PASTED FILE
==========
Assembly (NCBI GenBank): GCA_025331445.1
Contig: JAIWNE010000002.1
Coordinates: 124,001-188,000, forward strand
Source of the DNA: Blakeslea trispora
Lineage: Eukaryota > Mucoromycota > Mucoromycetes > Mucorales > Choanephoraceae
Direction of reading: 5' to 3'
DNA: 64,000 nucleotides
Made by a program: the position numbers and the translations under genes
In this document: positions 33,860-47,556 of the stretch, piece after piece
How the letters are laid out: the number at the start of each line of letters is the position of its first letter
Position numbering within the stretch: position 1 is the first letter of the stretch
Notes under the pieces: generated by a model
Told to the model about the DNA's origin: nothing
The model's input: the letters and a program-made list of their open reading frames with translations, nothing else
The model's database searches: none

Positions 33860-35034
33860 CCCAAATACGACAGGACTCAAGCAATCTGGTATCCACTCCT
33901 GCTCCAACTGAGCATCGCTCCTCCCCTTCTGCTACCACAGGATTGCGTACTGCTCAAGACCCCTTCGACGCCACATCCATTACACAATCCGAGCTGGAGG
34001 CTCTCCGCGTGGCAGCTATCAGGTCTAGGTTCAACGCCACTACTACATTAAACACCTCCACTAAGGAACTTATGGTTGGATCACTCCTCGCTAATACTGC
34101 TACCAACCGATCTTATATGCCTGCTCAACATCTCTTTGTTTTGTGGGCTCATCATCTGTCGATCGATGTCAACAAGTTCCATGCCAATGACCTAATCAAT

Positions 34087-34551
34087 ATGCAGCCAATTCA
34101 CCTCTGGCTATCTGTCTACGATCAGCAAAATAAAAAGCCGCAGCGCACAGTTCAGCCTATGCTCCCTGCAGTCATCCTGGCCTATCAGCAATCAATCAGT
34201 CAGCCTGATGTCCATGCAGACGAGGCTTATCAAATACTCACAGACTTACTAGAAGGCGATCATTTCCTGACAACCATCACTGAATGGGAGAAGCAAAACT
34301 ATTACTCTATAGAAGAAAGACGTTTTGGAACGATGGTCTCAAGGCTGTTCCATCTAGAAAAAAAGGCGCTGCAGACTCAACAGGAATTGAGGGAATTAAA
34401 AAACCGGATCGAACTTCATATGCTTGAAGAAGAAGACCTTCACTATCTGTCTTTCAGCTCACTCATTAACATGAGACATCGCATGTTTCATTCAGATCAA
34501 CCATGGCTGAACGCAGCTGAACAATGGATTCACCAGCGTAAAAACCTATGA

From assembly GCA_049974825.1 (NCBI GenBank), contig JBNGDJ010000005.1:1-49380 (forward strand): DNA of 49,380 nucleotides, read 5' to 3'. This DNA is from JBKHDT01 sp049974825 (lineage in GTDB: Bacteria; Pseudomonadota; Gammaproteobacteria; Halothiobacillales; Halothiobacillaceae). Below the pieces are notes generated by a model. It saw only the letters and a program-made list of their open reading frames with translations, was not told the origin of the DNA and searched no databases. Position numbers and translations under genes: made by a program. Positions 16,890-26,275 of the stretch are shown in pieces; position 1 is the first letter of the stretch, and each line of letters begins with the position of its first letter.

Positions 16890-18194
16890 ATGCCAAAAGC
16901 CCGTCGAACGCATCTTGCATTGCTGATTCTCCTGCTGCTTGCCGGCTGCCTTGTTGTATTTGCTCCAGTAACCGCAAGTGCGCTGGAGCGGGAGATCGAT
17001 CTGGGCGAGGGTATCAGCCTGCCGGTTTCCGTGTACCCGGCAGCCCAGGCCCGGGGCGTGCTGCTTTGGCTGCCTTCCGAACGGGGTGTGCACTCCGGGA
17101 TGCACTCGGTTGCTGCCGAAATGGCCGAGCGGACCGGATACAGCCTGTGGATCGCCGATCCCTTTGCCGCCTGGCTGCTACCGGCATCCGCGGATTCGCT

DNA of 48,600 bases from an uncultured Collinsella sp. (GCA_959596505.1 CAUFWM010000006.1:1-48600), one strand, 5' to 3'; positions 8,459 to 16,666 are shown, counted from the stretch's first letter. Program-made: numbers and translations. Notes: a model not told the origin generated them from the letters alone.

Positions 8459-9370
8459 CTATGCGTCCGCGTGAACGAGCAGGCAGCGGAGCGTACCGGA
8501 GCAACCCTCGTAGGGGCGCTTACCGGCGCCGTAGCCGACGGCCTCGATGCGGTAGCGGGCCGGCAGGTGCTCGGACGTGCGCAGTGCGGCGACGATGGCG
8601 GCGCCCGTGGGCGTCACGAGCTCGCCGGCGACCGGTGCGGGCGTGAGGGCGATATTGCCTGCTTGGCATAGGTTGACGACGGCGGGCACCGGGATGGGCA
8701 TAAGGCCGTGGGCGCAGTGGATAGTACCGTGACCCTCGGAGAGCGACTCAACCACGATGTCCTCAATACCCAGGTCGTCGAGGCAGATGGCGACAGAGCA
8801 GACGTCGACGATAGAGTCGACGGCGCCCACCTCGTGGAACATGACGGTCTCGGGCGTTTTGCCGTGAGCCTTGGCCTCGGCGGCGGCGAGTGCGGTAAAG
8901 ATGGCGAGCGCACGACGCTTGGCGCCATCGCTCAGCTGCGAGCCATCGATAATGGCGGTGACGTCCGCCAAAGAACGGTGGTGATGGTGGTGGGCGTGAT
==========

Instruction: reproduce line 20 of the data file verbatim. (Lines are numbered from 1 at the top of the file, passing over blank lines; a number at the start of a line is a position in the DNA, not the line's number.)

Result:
34101 TACCAACCGATCTTATATGCCTGCTCAACATCTCTTTGTTTTGTGGGCTCATCATCTGTCGATCGATGTCAACAAGTTCCATGCCAATGACCTAATCAAT